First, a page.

Scottish National Players

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The Scottish National Players (SNP) were an amateur theatrical society which aimed to develop a Scottish national drama along the lines of what had been achieved in Ireland. Between 1921 and 1934 they staged plays of Scottish life and character and aimed to encourage a public taste for such drama.

It was an entirely 'self-supporting' organisation in which authors and players (or actors) were not paid and therefore could only be engaged on a part-time basis. Only their producer/director occupied a professional role.

However, by the end of the 1920s, their ideals were crumbing away as they faced increasing dissatisfaction from the public and the press. Their ultimate aim of founding permanent Scottish National Theatre building was not realised as there was never enough money to both produce plays and set aside money for the building fund. While the Players' failed to fulfil their stated aims, the training they gave to around 250 actors over the years made a valuable contribution to Scottish theatre and many of their plays were acted by amateur groups throughout Scotland.


At the start of the twentieth century, Scotland had no indigenous dramatic tradition. From the Reformation onwards, the hostility of the kirk, the absence of Court patronage, and the poverty of the country in general, had stifled theatrical activity. By the time the stage became established in Scotland, in the latter part of the eighteenth century, it did so as an offshoot of the English theatre.

The idea behind the Scottish National Players (SNP) was first proposed in 1913 by the St Andrew Society: a patriotic organisation founded in Glasgow in 1907. The Society's objects were "the guarding of the honour and dignity of Scotland, and the vindication of Scottish rights in the British Union". Specifically, it believed that Scottish patriotism could be cultivated in "the encouragement of Scottish institutions, arts, letters and music".

Members of the Society were keenly aware that Scottish drama had lagged far behind other art forms such as literature and music "as a means of expressing the national genius of Scotland". They were directly influenced by the success enjoyed by the Irish National Players — most notably its creation of a national Irish drama and the establishment of a national theatre: the Abbey Theatre in Dublin — and felt that it was their patriotic duty to attempt something similar in Scotland. The project was, however, suspended at the outbreak of the First World War in 1914.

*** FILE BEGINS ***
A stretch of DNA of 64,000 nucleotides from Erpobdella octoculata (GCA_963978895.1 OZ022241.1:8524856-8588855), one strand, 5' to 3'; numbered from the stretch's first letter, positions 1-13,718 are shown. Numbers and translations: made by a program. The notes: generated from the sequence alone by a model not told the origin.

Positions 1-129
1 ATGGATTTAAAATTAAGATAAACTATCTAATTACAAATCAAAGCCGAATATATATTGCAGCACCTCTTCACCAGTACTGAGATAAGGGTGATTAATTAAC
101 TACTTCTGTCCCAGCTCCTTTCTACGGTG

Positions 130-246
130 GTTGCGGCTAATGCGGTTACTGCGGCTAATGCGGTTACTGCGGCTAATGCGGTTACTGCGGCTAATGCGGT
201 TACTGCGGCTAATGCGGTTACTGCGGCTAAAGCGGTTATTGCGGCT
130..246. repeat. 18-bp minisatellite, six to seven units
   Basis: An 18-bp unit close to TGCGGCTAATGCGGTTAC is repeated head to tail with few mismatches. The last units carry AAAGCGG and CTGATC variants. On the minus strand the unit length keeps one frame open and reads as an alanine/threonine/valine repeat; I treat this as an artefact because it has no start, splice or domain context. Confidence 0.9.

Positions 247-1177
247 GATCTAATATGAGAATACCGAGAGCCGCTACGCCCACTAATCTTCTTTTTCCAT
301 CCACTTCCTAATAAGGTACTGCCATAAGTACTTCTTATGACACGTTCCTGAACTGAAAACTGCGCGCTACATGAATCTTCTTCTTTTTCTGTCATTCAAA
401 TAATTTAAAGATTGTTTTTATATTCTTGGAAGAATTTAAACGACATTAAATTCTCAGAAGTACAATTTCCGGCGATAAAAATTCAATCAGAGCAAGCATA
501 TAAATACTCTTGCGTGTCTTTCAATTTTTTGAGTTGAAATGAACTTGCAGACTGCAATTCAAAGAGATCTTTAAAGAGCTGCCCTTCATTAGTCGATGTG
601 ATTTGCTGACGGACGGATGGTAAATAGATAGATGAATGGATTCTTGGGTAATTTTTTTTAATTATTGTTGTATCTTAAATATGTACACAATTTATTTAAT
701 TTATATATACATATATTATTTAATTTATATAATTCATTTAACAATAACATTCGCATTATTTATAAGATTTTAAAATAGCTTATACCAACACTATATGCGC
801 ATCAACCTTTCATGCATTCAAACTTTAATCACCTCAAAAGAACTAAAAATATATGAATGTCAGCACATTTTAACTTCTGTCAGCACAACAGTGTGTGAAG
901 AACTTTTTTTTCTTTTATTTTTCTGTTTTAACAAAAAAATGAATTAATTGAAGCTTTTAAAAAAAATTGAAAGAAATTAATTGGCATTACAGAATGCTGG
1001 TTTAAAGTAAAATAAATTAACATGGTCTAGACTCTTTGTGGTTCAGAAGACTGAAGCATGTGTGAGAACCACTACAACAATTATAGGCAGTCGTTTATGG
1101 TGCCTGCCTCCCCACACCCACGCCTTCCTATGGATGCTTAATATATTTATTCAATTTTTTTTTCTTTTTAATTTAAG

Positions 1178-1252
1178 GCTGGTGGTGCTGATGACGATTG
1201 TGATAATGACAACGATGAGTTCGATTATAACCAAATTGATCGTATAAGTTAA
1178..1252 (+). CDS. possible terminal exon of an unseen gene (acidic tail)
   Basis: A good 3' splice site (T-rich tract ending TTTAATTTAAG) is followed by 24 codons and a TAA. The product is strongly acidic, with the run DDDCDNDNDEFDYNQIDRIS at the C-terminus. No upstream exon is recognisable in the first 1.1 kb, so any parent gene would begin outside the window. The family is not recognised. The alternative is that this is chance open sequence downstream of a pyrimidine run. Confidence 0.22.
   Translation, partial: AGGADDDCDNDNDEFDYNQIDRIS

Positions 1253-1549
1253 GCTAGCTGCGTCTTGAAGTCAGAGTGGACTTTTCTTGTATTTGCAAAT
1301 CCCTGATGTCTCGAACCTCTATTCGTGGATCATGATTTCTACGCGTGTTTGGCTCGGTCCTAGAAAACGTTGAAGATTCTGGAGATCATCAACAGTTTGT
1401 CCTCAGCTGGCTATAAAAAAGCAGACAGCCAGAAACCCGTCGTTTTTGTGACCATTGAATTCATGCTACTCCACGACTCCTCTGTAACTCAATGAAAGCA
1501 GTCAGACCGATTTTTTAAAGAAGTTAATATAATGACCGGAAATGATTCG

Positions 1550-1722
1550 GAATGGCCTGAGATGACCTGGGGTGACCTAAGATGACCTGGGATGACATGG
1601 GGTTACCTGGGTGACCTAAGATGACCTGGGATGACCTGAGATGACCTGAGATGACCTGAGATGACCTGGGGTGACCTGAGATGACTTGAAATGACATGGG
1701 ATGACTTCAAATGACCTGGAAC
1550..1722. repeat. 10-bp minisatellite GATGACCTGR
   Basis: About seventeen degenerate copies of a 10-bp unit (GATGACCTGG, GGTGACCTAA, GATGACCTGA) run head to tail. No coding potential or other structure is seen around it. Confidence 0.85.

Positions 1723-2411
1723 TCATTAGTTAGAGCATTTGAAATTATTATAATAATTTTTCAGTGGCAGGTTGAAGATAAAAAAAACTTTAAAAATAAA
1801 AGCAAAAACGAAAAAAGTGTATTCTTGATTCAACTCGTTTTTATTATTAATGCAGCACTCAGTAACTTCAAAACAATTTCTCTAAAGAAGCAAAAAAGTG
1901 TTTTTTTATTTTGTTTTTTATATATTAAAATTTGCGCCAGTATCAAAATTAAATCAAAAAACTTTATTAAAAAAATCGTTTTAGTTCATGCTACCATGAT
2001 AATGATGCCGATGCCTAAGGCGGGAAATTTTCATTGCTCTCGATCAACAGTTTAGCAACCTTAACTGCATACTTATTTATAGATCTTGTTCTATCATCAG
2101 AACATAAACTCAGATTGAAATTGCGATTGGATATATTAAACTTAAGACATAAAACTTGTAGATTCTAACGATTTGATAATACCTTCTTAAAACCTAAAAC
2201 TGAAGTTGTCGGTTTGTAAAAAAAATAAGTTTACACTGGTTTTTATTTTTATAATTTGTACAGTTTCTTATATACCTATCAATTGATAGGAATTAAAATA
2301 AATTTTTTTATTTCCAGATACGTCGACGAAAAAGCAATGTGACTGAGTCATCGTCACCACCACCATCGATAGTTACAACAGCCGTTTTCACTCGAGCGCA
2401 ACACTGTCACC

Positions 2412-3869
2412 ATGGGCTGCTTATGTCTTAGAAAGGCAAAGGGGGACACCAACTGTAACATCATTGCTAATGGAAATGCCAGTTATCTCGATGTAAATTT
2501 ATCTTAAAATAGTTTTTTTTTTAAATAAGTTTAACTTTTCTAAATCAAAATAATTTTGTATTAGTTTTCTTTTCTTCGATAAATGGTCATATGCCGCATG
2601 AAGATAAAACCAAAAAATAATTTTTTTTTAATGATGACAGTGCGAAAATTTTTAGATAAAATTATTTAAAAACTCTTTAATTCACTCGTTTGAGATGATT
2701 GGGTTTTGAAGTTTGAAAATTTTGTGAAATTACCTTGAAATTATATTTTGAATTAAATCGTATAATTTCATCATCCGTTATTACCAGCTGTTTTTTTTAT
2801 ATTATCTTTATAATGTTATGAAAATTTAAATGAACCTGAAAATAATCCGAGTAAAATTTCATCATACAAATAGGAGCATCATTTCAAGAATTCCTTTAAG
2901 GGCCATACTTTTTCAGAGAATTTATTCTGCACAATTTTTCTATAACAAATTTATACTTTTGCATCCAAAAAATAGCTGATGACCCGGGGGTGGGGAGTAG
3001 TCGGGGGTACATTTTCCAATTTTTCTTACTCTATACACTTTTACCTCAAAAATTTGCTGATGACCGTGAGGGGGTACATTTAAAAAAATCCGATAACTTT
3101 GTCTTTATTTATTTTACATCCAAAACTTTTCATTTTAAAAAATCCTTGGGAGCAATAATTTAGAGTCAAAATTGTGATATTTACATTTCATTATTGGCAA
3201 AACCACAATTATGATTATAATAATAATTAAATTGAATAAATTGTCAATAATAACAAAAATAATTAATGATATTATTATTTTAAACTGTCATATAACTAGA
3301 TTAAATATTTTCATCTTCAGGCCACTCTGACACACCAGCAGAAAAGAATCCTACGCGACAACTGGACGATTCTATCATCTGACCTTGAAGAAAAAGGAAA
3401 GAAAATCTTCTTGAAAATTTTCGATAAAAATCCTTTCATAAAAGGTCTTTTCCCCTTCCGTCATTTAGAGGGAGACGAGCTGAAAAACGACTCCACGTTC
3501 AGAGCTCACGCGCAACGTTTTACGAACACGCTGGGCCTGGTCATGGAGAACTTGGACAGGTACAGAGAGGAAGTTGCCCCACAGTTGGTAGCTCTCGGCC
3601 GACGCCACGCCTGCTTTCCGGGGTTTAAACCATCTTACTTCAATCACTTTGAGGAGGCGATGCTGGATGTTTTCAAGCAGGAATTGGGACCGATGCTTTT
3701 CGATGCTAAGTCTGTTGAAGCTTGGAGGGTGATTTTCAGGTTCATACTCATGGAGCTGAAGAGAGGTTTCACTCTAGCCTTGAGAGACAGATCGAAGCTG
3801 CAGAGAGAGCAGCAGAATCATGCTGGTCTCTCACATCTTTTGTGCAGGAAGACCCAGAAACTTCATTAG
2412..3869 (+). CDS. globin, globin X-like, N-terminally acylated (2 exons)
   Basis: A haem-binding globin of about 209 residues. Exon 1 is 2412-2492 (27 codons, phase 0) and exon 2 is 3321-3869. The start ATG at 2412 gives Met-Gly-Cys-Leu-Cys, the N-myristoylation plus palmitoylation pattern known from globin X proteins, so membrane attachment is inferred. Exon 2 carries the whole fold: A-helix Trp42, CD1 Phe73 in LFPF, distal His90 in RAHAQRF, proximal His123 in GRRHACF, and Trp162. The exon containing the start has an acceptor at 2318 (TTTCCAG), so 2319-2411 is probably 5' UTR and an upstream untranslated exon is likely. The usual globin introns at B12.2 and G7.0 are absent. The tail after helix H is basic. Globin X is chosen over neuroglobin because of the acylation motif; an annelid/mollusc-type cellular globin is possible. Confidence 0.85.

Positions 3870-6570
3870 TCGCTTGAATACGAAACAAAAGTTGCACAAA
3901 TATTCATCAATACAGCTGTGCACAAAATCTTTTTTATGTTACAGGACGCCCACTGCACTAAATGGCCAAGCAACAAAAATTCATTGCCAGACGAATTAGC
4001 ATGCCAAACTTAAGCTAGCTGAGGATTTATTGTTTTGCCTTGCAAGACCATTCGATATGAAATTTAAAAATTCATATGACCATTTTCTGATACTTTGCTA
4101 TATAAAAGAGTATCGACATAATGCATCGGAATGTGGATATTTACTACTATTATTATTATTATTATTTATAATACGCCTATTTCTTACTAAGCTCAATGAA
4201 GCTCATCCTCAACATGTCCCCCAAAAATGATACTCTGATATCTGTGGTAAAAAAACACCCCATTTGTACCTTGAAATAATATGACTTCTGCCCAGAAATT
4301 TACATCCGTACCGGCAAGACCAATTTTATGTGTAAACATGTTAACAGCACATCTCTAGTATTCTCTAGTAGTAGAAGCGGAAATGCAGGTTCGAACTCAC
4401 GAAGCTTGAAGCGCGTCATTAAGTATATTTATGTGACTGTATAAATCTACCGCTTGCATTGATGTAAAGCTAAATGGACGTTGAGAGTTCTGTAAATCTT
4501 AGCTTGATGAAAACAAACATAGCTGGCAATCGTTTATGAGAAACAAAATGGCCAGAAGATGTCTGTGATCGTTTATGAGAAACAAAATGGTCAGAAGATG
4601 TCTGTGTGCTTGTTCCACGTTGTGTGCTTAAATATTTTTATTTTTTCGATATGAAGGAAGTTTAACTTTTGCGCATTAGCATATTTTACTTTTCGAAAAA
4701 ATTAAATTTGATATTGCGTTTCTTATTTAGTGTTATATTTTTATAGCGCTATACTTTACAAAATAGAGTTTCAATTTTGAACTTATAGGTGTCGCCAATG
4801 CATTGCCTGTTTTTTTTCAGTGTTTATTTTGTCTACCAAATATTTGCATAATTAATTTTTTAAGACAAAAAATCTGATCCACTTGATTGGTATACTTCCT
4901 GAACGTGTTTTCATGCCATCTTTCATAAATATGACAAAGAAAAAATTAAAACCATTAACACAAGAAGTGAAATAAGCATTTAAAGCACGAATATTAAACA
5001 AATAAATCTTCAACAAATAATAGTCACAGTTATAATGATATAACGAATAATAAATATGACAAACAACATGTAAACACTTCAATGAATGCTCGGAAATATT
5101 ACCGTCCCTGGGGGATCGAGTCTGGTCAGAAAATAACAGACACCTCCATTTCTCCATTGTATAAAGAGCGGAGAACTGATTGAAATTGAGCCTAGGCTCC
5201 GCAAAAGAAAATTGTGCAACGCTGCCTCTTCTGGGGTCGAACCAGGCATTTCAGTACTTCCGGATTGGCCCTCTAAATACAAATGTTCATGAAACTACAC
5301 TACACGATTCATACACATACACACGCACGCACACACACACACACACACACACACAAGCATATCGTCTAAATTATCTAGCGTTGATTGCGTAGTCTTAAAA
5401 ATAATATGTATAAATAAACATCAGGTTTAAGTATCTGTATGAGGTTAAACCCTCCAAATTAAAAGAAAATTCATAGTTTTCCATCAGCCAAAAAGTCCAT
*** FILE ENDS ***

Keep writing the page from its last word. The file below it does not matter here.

1921: First performance

On 13 January 1921 the SNP staged its first production, Chatelard, at the Royal Institute Hall in Glasgow.

1922: Scottish National Theatre Society

In February 1922, the Players' amicably broke away from the St Andrew Society and reconstituted themselves as the Scottish National Theatre Society (SNTS). The SNTS was responsible for all the activities of the Scottish National Players between January 1922 and February 1928, when a limited liability company was formed. The objects of the SNTS were as follows:

  1. To take over the assets and liabilities of the Scottish National Players Committee of the St Andrew Society (Glasgow).
  2. To develop Scottish National Drama through the production by the Scottish National Players of plays of Scottish Life and Character.
  3. To encourage in Scotland a public taste for good drama of any type.
  4. To found a Scottish National Theatre.

The Players believed they had done all they could to satisfy the second of these aims; as for the third, the onus was on the public to show their appreciation. As Wilson publicly declared, "they had the players. they were getting the plays, and it was up to the public to prove that they wanted Scottish drama".[1] It was a sentiment backed by the press. The Scots Pictorial, for example, called the lack of public support and the poor audiences "a national disgrace, and more especially a disgrace to Glasgow".[2]